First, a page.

Tuesday, 10 April 2007


Here is Thomas Sowell’s latest column. Here is John Podhoretz’s latest column.


Here is Pope Benedict XVI’s Easter address, in which he mentioned Iraq. Here is Richard John Neuhaus’s commentary.


I learned while visiting Michelle Malkin’s site that Fred Thompson is blogging. See here for his post about Iran.


Mark Spahn sent a link to this interesting blog post. Read it carefully; there will be a test in the morning.

The Suicidal Left

There is a takeover attempt taking place. No, I’m not talking about corporate America. I’m talking about the attempt by fanatical leftists to take over the Democrat Party. Here is the latest incident. You might think that leftists would form a party of their own, rather than try to take over an existing party. But it would take time to build such a party, and leftists are nothing if not impatient. They want change now! They think it’ll be easier, and quicker, to take over an existing party than to build a new one. We’ll see whether it works. I’m sure that it won’t. The only way a major party can win a national election is by forming coalitions. Ronald Reagan, for instance, joined libertarians with conservatives. Had he tried to cleanse the Republican Party of the so-called Religious Right, he would not have been elected. Parties aren’t meant to be pure. They can’t win if they’re pure. The extreme Left is going to learn this lesson the hard way. By driving the Democrat Party to the left, and by expelling the likes of Joe Lieberman, they ensure failure. If you want to know the truth, I think leftists want to lose the presidency. At a minimum, they’re ambivalent about wielding power. They’d rather snipe than govern. They’ve grown rather fond of hatred and anti-Americanism during the past six years. Why give up a good thing, especially when it makes you feel good and raises a lot of money?

R. M. Hare (1919-2002) on Moral Language

[M]oral language is a human institution. It is the business of the moral philosopher to say, not what the logical behaviour of moral terms would be like, if they were devised by and for the use of angels, but what it actually is like.

(R. M. Hare, Freedom and Reason [Oxford: Clarendon Press, 1963], 73 [italics in original; footnote omitted])

“Shake Your Head (Let’s Go to Bed),” by Ozzy Osbourne, from Born to Laugh at Tornadoes (1983)

You can’t stare into the sun
You can’t pretend to have fun
Shake your head
You can’t read a robot’s mind
Can’t expect vultures to be kind
Shake your head
Can’t tune a radio to heaven
You can’t live seven lives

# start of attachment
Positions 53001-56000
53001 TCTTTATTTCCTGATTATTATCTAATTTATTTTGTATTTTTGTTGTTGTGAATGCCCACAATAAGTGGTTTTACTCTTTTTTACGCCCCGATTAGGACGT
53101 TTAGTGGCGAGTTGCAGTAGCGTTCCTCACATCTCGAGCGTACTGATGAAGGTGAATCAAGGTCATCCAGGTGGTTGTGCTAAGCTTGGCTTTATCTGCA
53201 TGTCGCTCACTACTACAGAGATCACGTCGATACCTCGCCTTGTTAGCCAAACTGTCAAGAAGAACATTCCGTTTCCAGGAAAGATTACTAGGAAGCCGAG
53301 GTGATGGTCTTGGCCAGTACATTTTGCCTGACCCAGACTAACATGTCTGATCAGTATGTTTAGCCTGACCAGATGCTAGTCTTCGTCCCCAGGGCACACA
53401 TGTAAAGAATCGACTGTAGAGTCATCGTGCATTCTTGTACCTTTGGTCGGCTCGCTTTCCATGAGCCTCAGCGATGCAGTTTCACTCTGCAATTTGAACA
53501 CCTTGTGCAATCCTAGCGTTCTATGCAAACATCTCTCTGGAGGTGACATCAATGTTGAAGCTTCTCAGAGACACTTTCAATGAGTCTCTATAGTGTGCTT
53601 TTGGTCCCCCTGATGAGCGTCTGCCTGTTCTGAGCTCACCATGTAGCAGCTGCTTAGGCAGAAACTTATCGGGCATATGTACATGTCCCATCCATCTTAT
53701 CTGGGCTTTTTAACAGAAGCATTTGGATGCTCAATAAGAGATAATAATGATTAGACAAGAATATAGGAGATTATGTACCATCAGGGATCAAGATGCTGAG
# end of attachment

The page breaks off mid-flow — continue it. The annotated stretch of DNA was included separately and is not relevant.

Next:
Shake your head
You can’t win money at the horses
You can’t fight the armed forces
Shake your head

Shake your head (let’s go to bed)

You can’t sing underwater
You can’t have the boss’s daughter
Shake your head
You can’t make missiles out of mud
You can’t purify bad blood
Shake your head
You can’t sue Buddha for libel
You can’t rewrite the Bible
Shake your head
You can’t hit homers like Babe Ruth
Can’t put your finger on the truth
Shake your head

Shake your head (let’s go to bed)

You can’t feed the hungry
Can’t talk Shakespeare to a monkey
Shake your head
You can’t bounce a square ball
You can’t fight city hall
Shake your head
You can’t argue with death
Can’t break a burly sailor’s neck
Shake your head
You can’t drink lava from plastic glasses
You can’t influence the masses
Shake your head
You can’t become invisible
Can’t bullshit the devil
Shake your head
You can’t ban the bomb
And there’s no way to stay calm
Shake your head

Shake your head (let’s go to bed)

A Year Ago


From Today’s New York Times

To the Editor:

The primary reason people do not rush to an emergency room at the first sign of chest pains may be the cost of an emergency room visit.

Most people cannot pay well over $1,000 for an emergency room visit and the required tests, and so will not go to the emergency room until they are sure that it is a life-threatening situation. By that time, as the article shows, the damage is done.

You also point out that the reason hospitals fail to transfer cardiac patients is a financial incentive to keep them. It is time that we eliminated the perverse incentives for poor health care and provided universal access to health care.

Michael Scheinberg
Austin, Tex., April 8, 2007

Note from KBJ: For some people, the answer to every question is, “Universal access to health care.” Why is your health care my concern? Why is my health care your concern?

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